IBM Unveils New Quantum Computing Chip, Sets Stage for Large Systems by 2033
IBM unveiled its new quantum computing chip and machine, aiming to lay the groundwork for more compelling quantum systems by 2033.
The multinational tech giant International Business Machines (IBM), recently unveiled a new quantum computing chip and machine with the aim of laying the groundwork for much larger systems by 2033.
Outlining its approach, IBM has introduced a novel method for connecting chips within machines and linking machines together. When coupled with a new error-correction code, this approach holds the potential to produce compelling quantum machines.
The first machine to feature the latest IBM quantum computing chip is named Quantum System Two, incorporating three “Heron” chips.
“The progress will appear steady until 2029, when the full effect of the error-correction technologies come into play”, stated Dario Gil, senior vice president and director of research at IBM.
As IBM claims, beyond 2029 — a notable surge in capabilities is expected, similar to the rapid advancement witnessed in artificial intelligence (AI) systems over the past year after years of gradual development.
Surpassing Data Error Challenges for Quantum Computing
Researchers globally are focused on refining quantum computing, utilizing principles of quantum mechanics to achieve computing speeds surpassing traditional silicon-based computers. The ongoing challenge involves creating quantum computers that are reliable enough in real-world applications, outperforming conventional counterparts.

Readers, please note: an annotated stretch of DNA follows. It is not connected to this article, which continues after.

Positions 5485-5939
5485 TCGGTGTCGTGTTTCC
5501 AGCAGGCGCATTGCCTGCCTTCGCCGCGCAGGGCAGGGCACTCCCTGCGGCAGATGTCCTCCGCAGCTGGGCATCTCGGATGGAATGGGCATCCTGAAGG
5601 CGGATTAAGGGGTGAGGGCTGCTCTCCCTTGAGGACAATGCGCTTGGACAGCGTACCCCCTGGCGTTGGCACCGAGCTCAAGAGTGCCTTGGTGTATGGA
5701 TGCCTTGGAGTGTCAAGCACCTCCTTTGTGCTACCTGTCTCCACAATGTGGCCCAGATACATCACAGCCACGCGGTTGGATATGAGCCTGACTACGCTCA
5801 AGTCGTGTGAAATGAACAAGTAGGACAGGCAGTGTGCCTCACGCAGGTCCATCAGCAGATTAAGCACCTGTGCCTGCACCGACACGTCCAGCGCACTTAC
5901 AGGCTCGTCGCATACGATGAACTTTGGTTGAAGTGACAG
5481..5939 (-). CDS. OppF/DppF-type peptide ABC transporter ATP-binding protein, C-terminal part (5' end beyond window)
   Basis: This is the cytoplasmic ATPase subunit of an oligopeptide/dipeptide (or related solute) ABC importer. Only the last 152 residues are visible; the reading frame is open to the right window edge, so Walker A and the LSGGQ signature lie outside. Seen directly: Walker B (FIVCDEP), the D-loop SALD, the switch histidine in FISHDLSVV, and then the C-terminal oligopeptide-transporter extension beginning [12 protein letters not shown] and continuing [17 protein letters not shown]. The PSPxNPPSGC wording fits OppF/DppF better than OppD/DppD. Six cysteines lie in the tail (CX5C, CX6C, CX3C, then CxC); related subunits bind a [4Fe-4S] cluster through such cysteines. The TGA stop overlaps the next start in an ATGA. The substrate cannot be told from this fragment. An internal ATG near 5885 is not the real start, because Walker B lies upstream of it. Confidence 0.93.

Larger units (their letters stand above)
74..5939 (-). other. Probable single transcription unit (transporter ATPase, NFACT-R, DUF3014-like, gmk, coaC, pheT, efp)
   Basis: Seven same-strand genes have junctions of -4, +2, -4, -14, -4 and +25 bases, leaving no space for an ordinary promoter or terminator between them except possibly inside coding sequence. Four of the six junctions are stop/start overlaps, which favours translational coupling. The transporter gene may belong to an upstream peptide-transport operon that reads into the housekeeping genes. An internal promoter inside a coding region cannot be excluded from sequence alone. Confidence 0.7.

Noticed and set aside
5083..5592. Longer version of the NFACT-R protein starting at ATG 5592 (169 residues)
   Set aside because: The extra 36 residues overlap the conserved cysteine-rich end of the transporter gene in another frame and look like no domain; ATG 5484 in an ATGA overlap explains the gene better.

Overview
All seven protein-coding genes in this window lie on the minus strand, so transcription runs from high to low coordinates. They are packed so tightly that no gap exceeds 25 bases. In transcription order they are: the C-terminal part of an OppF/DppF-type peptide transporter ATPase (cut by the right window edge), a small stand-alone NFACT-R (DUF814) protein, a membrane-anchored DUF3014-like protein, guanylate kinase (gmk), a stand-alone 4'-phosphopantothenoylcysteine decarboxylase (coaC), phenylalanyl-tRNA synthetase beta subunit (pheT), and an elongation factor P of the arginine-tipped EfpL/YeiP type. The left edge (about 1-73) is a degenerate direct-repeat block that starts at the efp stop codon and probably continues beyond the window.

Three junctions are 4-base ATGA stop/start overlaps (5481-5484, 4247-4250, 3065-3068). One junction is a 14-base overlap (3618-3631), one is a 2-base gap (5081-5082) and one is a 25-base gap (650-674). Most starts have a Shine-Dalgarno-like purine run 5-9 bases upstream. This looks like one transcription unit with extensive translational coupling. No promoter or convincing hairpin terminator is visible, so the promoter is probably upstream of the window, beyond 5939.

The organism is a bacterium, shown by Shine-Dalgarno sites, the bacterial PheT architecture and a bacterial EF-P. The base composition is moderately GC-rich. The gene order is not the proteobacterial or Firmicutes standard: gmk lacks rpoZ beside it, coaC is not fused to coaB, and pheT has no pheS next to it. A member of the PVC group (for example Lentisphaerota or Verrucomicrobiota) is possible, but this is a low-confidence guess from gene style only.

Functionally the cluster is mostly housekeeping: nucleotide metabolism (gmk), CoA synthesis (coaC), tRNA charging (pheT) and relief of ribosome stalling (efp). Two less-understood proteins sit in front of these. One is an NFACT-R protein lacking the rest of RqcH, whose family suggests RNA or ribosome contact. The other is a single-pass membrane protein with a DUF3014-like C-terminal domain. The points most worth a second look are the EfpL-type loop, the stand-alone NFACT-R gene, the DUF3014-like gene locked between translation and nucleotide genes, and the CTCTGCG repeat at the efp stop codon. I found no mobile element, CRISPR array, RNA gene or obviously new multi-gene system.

Major players such as Microsoft, Google and Baidu alongside startups and nation-states, are actively engaged in a race to advance quantum machine development. While efforts have succeeded in scaling quantum machines to outpace classical computers, the persistent challenge lies in addressing data errors.
IBM’s introduction of a new quantum computing chip and machine is set to resolve this issue, potentially accelerating the overall progress of quantum computing development.
However, IBM is not the only player in the quantum computing landscape with ambitions for the coming years.
PsiQuantum, a quantum computing startup collaborating with semiconductor manufacturing and design company GlobalFoundries for chip production, declared its intention earlier this year to introduce a commercial quantum computing system within the next six years.
PsiQuantum’s objective is to integrate numerous quantum modules to function collectively, resembling a data center. The company aims to achieve a quantum bit (qubit) count of approximately 1 million for practical utility.
IBM’s recent unveiling of a new quantum computing chip and machine sets the stage for larger systems by 2033. The innovative approach, aimed at tackling the persistent challenge of data errors in scaling quantum machines and the new IBM’s solution aims to accelerate the overall progress in quantum computing.
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